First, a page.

Australian Newsagency Blog

A blog on issues affecting Australia's newsagents, media and small business generally.

Two regional newspapers close for good in Victoria

Mark Fletcher
June 1st, 2020 · 7 Comments

The Great Southern Star and Yarram Standard suspended print production in March as the coronavirus pandemic was ramping up. The publisher has now confirmed that the closure is permanent. The Age has the story.

Closure of independent local papers highlights the struggle for all media – locally-owned and multinational – as the pandemic eats away at the remaining advertising not yet lost to digital giants like Google and Facebook.

The Star, established in Leongatha in 1890, had a weekly print run of about 4300; the Standard at Yarram near the Ninety Mile Beach, about 1600.

Mr Giles said his family had been torn over the decision to close and the impact on communities.

“I understand towns are probably fearful of losing their identity,” he said. “The main people I’m concerned for are the 60-plus seniors who love their paper.”

Mr Giles said among the body blows to local papers was the leakage of revenue to social media. “I’ve been trying to tell local businesses that [Facebook CEO] Mark Zuckerberg is taking all our profits over to America.”

While I get that publishers see value in targeting Google, Facebook and other social media platforms for loss of revenue, the reality is that what has happened is the world has changed. How people engage with news has changed. We have all seen it coming for many years.

I am surprised there have not been more newspaper closures sooner.

I agree there is an issue with the tax paid by these giant offshore social media companies, and, indeed, many large businesses. They scam us raking in billions from Australians paying little in tax, making almost no economic contribution to government funded infrastructure.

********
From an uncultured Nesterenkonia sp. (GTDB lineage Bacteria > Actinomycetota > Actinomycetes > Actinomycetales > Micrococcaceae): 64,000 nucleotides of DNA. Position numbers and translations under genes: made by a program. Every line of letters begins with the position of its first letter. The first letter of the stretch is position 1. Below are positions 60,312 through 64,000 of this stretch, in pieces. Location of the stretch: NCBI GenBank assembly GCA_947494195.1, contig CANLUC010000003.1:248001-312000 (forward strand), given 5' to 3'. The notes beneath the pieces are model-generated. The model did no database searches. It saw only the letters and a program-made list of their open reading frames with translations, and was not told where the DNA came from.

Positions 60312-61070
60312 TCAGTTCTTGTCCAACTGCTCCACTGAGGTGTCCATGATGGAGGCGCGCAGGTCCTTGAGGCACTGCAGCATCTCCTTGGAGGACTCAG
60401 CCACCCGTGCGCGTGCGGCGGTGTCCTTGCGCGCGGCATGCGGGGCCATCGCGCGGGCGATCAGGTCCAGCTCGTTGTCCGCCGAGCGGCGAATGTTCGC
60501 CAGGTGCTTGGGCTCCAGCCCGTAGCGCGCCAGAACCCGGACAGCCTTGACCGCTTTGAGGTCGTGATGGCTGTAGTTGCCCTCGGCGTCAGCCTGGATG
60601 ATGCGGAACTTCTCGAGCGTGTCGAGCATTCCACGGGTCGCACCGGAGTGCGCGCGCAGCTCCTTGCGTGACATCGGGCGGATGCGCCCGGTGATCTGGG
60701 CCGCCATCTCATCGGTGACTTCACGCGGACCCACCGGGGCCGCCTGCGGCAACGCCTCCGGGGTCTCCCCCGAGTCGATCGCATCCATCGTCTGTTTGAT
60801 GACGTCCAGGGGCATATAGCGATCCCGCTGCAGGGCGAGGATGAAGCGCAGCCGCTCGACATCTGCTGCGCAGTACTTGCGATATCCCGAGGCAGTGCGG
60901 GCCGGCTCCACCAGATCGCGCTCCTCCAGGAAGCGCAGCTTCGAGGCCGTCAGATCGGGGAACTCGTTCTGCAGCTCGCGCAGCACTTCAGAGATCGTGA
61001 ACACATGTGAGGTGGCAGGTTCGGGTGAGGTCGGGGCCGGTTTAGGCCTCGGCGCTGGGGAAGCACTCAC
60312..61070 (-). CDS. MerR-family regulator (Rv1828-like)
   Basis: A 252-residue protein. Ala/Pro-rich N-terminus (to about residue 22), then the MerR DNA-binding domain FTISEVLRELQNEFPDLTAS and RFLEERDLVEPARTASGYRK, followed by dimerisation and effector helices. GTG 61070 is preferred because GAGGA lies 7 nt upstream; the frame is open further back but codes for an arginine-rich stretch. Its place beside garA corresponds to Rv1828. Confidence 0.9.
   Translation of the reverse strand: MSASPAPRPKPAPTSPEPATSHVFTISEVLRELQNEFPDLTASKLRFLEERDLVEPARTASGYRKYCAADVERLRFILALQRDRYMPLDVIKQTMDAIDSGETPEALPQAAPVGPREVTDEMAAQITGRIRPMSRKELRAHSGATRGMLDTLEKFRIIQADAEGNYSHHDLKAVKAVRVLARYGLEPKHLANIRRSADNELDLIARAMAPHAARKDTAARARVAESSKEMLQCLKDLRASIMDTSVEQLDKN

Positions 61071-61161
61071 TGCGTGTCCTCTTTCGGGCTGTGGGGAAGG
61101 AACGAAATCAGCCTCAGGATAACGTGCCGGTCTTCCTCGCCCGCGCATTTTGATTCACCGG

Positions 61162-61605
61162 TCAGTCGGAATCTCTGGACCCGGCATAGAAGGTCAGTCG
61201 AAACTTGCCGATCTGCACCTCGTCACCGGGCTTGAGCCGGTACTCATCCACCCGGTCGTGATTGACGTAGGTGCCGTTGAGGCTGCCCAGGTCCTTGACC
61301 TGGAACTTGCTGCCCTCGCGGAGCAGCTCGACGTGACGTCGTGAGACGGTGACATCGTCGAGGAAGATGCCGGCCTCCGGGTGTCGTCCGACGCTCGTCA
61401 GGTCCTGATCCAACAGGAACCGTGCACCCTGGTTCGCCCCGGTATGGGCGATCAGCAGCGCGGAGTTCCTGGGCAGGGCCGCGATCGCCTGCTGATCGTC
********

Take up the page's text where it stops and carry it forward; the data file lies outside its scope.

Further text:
There is also an issue of shop local. Advertisers have fled print to these social media platforms. I know I did ten years ago because of the more efficient ad model. Everyone on Facebook and Twitter, everyone searching Gooogle for news and clicking on a paid ad has put a brick in this wall.

News itself has fuelled the change. Whereas in the past, stories would break in print. Now, they break within seconds of happening and become fanned quickly beyond local thanks to the digital platforms.

The medium is dead. Okay, for some, the print newspaper is something they like. However, there are not enough of them to fund the infrastructure to keep print alive. All that is up for debate right now timing of to closure of print newspapers. Okay, maybe not all because analysis and investigative journalism newspapers like The Saturday Paper could exist for ages.

Yes, it is sad local papers are closing. We knew this would happen. Their closure does not need to mean an end to local news, it does not need to mean the end of a local newsagency that is part of a channel created to distribute news.

It is now up to locals who want a local voice for local news and opinion make that happen. A newspaper publisher closing does not mean the need is gone. Those calling for the need for a local newspaper should look at what they are doing and the choices they have made and can make now to support a local voice platform for 2020 and beyond.

Newsagents can play a role in this.

11 likes

Category: Media disruption · Newspapers · Social responsibility

7 responses so far ↓

  • 1 Colin // Jun 1, 2020 at 8:03 AM

    And no doubt to be repeated in many more places in the coming months.

    Excellently described, a slow train crash, unable to prevent the finale.